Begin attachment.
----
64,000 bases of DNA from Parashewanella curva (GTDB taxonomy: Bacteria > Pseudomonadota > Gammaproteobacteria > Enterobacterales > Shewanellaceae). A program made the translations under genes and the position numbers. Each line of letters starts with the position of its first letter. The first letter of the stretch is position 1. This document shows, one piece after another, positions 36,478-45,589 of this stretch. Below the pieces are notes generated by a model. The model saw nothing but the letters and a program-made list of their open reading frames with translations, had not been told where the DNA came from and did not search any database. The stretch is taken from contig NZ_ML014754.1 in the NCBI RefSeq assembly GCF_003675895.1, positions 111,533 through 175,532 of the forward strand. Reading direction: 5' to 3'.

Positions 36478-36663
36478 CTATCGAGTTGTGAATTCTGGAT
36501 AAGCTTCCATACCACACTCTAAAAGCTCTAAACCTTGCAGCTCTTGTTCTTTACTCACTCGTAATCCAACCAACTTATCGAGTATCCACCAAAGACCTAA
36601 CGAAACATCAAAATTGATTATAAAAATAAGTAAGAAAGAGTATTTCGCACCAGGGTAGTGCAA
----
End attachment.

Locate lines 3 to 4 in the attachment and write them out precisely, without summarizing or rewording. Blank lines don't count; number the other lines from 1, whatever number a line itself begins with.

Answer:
36478 CTATCGAGTTGTGAATTCTGGAT
36501 AAGCTTCCATACCACACTCTAAAAGCTCTAAACCTTGCAGCTCTTGTTCTTTACTCACTCGTAATCCAACCAACTTATCGAGTATCCACCAAAGACCTAA